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University of Queensland is hacking through perceptions that cybersecurity is a 'man's game'

ABC NEWS logo ABC NEWS 26/11/2020 By Jason Dasey
a woman sitting on a wooden bench: Georgia Brady admits it will take years to address the gender imbalance in cybersecurity. (Supplied) © Provided by ABC News Georgia Brady admits it will take years to address the gender imbalance in cybersecurity. (Supplied)

Australia's cybersecurity experts are aiming to tackle an issue plaguing the industry worldwide — the perception that what they do is a "boy thing".

Queensland University of Technology computer science graduate Georgia Brady is painfully aware of the gender imbalance.

"The cybersecurity industry is still very much a man's game because that's the way it's been, but programs like this are helping change that," she said.

The 21-year-old from Toowoomba is one of five students awarded a HP Women in Cyber Security scholarship at the University of Queensland (UQ).

According to the Federal Department of Home Affairs, Australia reflects a global trend of only about 10 per cent female participation in the workforce tasked with protecting digital integrity.

The UQ scholarship program, launched earlier this year, aims to open the door to stronger female representation in a crucial industry.

Senior UQ cybersecurity researcher Ryan Ko said it was important the industry moved with the times to keep pace with growing global threats.

"As cyber attackers evolve, so too must the industry, and UQ is focused on developing highly skilled professionals who can meet the security challenges of the future," Professor Ko said.

"The industry needs diversity of thought, gender and culture because the threats are coming from criminals of different backgrounds and different mindsets."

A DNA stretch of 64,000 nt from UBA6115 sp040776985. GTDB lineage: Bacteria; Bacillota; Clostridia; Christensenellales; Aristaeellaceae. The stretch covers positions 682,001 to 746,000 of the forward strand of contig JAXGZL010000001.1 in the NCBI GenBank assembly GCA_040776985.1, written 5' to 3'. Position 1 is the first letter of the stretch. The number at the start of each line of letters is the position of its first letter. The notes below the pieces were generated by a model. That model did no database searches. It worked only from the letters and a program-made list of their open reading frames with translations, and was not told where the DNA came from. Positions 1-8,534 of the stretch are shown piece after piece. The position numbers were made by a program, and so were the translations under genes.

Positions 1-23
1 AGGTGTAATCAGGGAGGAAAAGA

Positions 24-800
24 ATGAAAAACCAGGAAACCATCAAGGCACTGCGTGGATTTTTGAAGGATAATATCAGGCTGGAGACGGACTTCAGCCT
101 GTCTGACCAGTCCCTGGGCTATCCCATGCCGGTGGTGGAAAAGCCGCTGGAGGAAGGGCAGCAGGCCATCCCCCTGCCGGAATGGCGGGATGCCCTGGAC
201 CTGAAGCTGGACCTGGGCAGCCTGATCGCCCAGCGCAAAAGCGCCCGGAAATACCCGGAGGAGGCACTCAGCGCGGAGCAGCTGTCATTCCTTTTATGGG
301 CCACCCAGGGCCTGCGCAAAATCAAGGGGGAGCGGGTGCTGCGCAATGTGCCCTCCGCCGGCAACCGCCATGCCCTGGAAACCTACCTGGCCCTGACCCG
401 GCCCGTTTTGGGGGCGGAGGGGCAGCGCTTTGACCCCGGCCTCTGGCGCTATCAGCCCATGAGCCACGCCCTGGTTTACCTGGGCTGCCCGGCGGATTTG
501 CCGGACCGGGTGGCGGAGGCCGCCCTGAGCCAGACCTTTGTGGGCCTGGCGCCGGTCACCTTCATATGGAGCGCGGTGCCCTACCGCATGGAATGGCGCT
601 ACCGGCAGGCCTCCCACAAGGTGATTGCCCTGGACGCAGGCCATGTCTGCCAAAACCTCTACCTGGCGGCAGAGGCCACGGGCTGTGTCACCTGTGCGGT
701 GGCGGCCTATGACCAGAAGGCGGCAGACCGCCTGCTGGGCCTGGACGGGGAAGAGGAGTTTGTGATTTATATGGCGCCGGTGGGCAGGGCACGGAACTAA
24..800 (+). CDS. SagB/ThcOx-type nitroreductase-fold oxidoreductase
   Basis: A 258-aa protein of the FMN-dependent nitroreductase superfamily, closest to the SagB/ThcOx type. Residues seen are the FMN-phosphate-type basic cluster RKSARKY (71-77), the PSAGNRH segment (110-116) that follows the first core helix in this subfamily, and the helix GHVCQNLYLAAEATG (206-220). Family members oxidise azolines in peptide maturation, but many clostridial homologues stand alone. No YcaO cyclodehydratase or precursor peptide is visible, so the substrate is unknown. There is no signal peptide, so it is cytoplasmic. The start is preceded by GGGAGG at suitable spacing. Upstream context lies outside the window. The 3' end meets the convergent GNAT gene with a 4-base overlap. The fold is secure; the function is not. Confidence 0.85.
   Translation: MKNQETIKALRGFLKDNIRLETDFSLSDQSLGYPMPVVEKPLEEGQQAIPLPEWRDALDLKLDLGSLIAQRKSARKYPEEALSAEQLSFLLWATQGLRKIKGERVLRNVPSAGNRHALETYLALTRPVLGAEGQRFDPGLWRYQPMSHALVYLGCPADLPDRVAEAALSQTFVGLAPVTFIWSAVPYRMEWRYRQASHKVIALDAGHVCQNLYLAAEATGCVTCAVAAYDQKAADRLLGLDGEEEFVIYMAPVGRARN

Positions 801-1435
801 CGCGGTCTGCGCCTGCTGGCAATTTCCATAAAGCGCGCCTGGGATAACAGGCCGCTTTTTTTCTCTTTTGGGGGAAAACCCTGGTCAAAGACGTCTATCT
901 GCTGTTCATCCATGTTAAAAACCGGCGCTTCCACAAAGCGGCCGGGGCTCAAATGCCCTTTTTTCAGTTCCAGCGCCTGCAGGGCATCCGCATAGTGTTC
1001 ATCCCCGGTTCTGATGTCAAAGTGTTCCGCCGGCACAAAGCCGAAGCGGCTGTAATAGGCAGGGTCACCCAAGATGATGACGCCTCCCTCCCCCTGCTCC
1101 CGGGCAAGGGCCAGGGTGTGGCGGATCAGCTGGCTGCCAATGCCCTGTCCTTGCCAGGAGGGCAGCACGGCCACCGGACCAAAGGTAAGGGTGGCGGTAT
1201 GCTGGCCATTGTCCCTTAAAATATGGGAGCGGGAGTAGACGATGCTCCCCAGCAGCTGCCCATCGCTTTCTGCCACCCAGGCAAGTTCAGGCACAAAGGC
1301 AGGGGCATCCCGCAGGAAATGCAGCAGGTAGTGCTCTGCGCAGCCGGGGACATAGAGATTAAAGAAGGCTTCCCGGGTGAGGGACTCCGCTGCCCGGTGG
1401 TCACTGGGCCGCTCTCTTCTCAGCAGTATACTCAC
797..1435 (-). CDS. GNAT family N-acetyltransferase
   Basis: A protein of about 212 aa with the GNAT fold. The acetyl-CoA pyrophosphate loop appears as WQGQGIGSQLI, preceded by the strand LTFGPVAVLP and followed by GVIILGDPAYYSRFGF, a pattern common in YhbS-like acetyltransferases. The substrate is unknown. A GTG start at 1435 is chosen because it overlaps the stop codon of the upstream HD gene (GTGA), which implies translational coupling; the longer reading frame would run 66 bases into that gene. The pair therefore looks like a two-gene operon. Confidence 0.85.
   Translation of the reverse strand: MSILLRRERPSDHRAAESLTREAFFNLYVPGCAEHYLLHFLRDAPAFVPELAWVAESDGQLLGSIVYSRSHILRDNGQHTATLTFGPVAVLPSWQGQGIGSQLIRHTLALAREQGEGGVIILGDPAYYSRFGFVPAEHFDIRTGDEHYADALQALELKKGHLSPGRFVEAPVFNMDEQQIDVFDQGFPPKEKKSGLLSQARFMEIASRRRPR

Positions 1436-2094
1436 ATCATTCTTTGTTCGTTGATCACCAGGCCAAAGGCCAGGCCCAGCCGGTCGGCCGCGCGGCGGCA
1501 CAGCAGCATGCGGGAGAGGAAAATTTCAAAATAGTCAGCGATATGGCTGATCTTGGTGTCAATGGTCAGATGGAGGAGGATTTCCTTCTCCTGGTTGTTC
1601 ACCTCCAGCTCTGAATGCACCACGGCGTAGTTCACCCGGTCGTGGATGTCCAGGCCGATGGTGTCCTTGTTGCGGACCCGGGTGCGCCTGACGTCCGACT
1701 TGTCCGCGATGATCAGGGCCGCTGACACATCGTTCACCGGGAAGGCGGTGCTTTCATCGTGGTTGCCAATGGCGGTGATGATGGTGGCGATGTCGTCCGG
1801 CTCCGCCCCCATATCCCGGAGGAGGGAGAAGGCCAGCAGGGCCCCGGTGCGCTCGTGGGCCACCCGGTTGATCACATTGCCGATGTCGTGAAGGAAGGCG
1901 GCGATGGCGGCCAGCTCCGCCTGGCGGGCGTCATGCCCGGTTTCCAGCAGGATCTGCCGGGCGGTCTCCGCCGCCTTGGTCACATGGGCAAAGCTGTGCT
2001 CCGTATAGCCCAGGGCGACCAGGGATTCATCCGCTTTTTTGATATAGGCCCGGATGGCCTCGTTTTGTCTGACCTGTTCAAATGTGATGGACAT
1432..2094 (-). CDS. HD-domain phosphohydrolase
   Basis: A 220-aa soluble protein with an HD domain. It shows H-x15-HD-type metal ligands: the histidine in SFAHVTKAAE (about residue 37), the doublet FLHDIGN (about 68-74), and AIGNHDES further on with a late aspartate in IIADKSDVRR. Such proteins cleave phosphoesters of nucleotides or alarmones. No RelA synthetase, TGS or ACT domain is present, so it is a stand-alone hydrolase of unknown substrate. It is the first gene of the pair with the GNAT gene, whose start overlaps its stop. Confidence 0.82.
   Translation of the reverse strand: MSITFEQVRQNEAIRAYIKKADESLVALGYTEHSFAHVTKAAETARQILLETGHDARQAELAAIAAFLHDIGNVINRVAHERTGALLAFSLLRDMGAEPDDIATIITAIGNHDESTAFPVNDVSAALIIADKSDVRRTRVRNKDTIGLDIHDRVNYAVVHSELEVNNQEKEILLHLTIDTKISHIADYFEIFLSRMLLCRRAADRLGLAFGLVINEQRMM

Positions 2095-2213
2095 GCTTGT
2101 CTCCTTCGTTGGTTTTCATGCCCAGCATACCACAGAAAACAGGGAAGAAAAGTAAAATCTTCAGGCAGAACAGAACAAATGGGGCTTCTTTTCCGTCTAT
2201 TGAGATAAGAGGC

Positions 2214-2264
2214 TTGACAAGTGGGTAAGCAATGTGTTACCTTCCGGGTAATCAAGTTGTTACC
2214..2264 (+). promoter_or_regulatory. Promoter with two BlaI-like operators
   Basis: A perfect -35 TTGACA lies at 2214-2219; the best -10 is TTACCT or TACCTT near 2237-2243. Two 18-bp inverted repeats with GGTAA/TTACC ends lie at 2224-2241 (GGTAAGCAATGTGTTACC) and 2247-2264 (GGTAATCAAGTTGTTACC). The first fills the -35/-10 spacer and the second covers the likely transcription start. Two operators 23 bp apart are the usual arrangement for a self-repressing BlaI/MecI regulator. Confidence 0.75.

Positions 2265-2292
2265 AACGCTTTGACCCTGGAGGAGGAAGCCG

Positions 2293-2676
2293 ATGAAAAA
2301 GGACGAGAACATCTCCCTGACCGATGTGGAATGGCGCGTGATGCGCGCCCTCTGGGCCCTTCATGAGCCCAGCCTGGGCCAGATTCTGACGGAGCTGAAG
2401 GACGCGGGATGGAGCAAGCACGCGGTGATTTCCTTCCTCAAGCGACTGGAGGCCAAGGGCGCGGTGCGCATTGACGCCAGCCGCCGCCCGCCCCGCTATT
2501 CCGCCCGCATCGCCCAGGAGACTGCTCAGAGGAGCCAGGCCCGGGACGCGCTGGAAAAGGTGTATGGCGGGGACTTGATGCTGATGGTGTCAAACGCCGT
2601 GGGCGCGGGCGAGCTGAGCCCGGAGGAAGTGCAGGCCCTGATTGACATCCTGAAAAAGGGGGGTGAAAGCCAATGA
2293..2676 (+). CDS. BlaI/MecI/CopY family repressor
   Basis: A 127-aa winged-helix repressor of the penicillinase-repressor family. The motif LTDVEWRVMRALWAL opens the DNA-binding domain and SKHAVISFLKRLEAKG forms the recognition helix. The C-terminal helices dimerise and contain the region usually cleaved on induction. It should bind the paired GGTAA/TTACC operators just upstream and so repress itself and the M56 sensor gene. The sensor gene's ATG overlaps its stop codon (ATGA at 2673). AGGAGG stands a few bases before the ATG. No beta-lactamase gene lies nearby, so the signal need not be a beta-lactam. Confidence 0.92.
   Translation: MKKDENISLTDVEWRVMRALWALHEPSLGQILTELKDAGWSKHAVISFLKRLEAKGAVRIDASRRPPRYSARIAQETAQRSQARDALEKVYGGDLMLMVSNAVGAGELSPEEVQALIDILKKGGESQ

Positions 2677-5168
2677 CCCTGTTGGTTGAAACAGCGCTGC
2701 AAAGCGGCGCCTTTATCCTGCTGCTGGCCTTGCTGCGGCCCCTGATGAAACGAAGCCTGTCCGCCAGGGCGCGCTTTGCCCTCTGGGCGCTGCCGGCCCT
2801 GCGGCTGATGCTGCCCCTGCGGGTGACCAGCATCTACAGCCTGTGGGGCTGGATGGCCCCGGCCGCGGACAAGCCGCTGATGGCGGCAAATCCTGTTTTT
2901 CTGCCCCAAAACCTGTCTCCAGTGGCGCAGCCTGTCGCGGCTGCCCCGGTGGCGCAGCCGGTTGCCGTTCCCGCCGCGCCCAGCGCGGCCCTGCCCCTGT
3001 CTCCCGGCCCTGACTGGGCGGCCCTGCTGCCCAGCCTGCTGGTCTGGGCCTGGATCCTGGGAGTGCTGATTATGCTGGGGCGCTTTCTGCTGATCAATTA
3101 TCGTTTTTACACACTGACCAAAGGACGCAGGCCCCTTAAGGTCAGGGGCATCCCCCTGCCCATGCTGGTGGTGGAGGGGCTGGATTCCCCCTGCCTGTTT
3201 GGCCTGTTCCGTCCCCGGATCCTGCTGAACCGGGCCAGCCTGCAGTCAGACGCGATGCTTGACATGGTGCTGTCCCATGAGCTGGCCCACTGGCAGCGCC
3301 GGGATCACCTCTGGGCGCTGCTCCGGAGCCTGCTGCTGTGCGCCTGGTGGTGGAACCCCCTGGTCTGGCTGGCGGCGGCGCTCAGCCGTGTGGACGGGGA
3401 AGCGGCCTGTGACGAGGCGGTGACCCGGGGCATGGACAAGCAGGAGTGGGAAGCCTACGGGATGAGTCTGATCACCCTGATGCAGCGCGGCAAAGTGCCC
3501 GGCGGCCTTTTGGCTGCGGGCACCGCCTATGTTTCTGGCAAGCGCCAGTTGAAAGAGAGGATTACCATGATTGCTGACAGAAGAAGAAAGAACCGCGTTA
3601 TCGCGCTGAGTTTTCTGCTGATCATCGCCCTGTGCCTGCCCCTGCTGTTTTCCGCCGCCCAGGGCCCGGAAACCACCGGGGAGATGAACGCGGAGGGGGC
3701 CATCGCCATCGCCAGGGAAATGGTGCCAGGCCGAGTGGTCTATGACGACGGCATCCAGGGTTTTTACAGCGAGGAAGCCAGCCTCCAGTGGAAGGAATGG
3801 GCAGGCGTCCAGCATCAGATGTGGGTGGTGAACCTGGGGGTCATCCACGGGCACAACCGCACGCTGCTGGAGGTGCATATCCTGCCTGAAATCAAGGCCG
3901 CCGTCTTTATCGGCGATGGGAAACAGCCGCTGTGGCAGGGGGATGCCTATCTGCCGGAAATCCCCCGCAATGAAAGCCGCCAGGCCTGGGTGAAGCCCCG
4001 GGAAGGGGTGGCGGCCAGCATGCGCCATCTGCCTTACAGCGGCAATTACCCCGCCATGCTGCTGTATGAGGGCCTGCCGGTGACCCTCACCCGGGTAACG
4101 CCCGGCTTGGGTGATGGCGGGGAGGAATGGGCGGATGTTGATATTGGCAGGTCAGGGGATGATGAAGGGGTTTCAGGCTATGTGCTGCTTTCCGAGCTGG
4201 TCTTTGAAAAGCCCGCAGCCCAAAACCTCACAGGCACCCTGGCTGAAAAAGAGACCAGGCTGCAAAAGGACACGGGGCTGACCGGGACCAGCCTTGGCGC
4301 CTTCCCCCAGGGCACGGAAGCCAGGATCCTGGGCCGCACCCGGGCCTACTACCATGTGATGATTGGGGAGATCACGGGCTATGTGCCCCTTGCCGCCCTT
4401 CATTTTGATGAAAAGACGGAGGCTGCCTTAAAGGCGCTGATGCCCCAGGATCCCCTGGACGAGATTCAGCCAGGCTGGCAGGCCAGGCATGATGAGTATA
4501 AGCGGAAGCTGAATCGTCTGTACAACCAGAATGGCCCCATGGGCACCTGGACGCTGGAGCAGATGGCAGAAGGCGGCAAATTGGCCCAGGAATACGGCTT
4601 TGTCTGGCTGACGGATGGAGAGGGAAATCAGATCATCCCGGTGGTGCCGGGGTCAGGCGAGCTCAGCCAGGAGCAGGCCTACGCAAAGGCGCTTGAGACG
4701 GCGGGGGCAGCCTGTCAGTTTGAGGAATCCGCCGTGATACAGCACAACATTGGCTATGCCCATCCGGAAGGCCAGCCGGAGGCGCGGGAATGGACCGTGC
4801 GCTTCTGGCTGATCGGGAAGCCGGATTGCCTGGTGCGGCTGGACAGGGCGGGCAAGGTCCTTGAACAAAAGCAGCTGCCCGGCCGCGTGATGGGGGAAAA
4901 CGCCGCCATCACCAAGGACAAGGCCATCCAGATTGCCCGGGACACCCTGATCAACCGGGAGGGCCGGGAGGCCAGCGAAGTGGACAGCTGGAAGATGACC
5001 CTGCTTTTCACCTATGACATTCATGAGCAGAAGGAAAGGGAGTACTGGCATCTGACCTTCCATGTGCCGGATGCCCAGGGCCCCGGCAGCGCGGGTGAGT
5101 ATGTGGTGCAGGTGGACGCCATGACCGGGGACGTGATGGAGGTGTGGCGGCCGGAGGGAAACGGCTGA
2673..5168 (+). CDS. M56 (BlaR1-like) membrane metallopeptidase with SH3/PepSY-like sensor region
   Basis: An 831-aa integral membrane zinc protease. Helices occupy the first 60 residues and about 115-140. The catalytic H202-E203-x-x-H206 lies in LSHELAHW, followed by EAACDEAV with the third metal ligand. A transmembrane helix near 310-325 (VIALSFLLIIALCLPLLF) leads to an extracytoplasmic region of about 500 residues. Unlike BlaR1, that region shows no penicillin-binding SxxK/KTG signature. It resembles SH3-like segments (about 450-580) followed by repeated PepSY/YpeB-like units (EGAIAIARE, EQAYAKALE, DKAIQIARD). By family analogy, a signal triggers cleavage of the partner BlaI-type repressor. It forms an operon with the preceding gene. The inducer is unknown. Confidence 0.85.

Demand for cybersecurity professionals is expected to increase after a year in which many Australians have come to rely heavily on technology because of coronavirus restrictions.

The growth in work from home and remote learning has greatly expanded the number of people dependent on computers and other online devices.

The federally funded industry body AustCyber estimates an extra 17,000 Australian cybersecurity professionals will be required by 2026.

Ms Brady said it would likely take "a lot of time" to get more women into cybersecurity.

"I love the industry and if I'm one of the people changing it in terms of more women becoming involved, I'm happy to do so," she said.

The UQ program brings in students who have completed undergraduate degrees in technology, business, mathematics, social science and law.

Professor Ko previously worked for three years as a lead computer scientist at HP, which is providing professional mentors for the UQ scholarship recipients.

'Get girls engaged from kindergarten'

HP national enterprise manager for education and government Rachael Williams said women brought unique strengths to cybersecurity.

"There are unique thought processes and elements that females bring to the table, with a richness of thinking and problem solving," she said.

"Education is where it all starts and we have to get girls engaged from kindergarten.

"We need to change that conversation about it being only a boy thing.

"It's for everyone to get passionate about so we are looking to create platforms that encourage girls into cybersecurity."

Ms Brady initially began studying a fine arts degree at QUT before changing direction after six months "because there wasn't enough maths in it".

"Working in cybersecurity was always my long-term goal, anyway," she said.

"This year they've found vulnerabilities in Zoom, Microsoft Teams and other platforms for business use, so there is very much a need for cybersecurity because we've all gone online.

"I want to be part of a team that protects an asset of a company … I enjoy being hands on and getting to the press the big red button to respond to things."

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